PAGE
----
Lt Col Untung, the alleged leader, was a successful military officer who was a known anti-communist. Some of his colleagues had been trained in the US where it is unlikely that any communist sympathies would have escaped notice. Suharto subsequently dismantled the unit and the group’s alleged links with the PKI became the pretext for the massacre of up to 1m people. After a series of closed show trials and staged confessions, the leaders were said to have been executed, but there is no independent evidence that the executions took place.

It has been known for more than 10 years that the CIA supplied lists of names for Suharto’s assassination squads. What is less widely known is that the supposed pro-communist coup that triggered the crisis was almost certainly also the work of the CIA. Sukarno was finally removed from power in 1967. Suharto, meanwhile, was offered economic aid and the British lifted their embargo on sales of military aircraft. Suharto’s massacres were whitewashed in a campaign of disinformation in which the British government willingly participated. The operation to “save” Indonesia, according to enthusiastic reports in, amongst others, the Atlantic Monthly, was a resounding success. “Suharto,” Atlantic Monthly assured its readers, “is regarded by Indonesians who know him well as incorruptible … In attacking the communists, he was not acting as a western puppet; he was doing simply what he believed to be best for Indonesia.”

Best for Indonesia, in Suharto’s view, was the granting of lucrative concessions to western mining and oil companies. It was the beginning of a post-independence economic order that continues today. After 32 years, Suharto was finally overthrown. By then, even the US government had to admit that he was one of the most corrupt dictators of the 20th century.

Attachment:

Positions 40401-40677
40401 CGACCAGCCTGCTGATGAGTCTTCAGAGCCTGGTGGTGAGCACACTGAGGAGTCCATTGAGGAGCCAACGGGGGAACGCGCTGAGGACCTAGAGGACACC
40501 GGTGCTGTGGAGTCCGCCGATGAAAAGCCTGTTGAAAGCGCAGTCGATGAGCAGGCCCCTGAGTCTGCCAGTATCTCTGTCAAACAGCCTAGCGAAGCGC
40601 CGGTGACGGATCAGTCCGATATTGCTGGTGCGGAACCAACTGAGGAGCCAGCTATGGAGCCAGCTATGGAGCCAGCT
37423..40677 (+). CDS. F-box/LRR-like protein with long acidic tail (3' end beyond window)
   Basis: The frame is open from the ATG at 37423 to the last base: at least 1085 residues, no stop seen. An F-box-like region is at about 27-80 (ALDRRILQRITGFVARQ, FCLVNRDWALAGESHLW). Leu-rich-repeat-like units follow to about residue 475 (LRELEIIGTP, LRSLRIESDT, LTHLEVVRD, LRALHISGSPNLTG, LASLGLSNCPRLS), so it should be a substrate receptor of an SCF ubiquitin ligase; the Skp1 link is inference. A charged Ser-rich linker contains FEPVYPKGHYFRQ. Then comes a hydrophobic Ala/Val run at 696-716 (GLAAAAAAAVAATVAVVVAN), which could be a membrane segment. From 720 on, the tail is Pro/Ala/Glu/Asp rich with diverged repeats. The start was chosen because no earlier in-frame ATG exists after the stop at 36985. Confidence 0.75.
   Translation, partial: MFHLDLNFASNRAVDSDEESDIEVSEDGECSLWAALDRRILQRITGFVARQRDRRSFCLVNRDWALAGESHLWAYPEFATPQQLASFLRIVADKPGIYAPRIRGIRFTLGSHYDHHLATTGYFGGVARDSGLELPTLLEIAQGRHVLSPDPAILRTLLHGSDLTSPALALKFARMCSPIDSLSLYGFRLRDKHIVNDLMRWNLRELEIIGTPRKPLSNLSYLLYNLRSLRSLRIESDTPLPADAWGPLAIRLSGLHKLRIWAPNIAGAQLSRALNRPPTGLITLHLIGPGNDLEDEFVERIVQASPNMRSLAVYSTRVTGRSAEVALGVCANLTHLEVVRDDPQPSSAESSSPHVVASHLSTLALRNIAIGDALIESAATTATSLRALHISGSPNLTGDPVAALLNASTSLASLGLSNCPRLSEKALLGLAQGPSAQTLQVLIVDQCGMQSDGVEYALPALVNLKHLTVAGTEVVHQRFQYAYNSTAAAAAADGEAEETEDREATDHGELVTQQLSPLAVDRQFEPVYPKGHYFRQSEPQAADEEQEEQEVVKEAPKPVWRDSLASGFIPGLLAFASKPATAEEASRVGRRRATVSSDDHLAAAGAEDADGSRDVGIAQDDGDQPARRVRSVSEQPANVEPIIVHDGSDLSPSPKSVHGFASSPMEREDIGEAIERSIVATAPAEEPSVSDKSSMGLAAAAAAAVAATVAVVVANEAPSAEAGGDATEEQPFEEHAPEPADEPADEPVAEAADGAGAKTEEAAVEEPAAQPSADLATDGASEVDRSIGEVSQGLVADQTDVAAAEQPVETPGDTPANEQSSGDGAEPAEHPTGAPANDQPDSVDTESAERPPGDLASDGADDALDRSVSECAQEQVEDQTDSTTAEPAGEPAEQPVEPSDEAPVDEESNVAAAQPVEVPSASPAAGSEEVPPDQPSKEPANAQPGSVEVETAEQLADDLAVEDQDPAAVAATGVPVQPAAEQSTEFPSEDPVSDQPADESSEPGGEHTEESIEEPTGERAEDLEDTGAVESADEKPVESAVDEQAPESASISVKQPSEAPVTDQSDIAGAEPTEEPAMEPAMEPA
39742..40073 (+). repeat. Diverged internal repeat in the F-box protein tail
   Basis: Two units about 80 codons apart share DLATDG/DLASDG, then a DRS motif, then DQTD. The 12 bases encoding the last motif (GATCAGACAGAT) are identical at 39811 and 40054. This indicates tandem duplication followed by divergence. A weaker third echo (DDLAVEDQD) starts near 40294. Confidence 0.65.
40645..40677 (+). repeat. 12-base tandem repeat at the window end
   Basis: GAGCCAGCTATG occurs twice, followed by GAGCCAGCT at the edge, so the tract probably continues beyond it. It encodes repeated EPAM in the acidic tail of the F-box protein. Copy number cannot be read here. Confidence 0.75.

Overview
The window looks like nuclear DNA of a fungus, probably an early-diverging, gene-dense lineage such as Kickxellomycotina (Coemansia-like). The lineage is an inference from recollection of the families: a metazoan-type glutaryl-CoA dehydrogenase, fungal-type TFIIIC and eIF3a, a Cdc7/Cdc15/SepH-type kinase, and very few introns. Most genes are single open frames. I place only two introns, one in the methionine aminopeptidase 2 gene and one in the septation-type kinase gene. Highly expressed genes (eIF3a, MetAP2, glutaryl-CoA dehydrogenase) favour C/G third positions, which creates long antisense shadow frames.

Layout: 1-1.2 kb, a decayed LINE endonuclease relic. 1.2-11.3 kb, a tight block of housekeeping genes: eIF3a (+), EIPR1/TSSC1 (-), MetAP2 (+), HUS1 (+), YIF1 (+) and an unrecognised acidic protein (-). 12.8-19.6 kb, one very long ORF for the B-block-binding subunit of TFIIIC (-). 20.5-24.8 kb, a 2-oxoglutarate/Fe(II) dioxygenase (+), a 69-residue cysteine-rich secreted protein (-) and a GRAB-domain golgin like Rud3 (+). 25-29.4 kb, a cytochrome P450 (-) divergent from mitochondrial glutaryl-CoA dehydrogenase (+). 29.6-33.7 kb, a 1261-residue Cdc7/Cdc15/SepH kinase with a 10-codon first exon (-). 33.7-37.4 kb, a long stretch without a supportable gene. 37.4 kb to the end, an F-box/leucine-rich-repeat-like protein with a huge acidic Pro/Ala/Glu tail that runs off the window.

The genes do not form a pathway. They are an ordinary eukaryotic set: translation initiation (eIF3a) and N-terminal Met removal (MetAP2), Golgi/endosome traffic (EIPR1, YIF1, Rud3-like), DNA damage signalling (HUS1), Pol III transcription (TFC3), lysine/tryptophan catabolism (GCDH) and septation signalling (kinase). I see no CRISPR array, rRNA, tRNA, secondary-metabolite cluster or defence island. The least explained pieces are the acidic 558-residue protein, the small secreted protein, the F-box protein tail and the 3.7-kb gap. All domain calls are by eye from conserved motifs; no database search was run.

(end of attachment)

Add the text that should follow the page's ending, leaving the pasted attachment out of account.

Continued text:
comment@guardian.co.uk

 




Chilean Socialism 1: Indonesian Fascism 0

CLASSIC ESSAYS: ARTICLES YOU SHOULD HAVE READ THE FIRST TIME AROUND BUT MISSED

chile-el-pueblo-unido-wall

What happens to a poor country hit by a brutal military coup, then thrown to religious zealots, and forced to live under the heel of extreme capitalism and fascism?

Magnificent Museum of Memory and Human Rights in Santiago

Magnificent Museum of Memory and Human Rights in Santiago (Vltchek)

FOR THE VAST MAJORITY OF AMERICANS, heavily insulated from the truth about world realities, September 11 means only one thing: the attacks on the Twin Towers in New York, the Pentagon and the commandeering of planes by supposedly Arab extremists outside our control. The tragedy collected a little under 3,000 lives and scarred the consciousness of the nation, inaugurating a period of constant fear mongering by the American establishment that has resulted in a serious erosion of American constitutional liberties.

For the rest of the world September 11 has an additional, older and even more dramatic connotation: the 1973 US-sponsored military coup against Chile’s legally elected socialist president, Dr. Salvador Allende, at the hands of Gen. Augusto Pinochet, by now a well-known figure in the sordid stable of CIA-henchmen. Below, reflexions by the author on these two anti-democracy, American-engineered coups d’etat which, despite their brutality and cynicism, produced dramatically different outcomes.—Eds

Photoreportage by Andre Vltchek
(Revised 7.15.14. Originally published on 24 November, 2013)

[W]hat happens to a poor country that is hit by a brutal military coup, then thrown to religious zealots, and forced to live under the heel of extreme capitalism and fascism?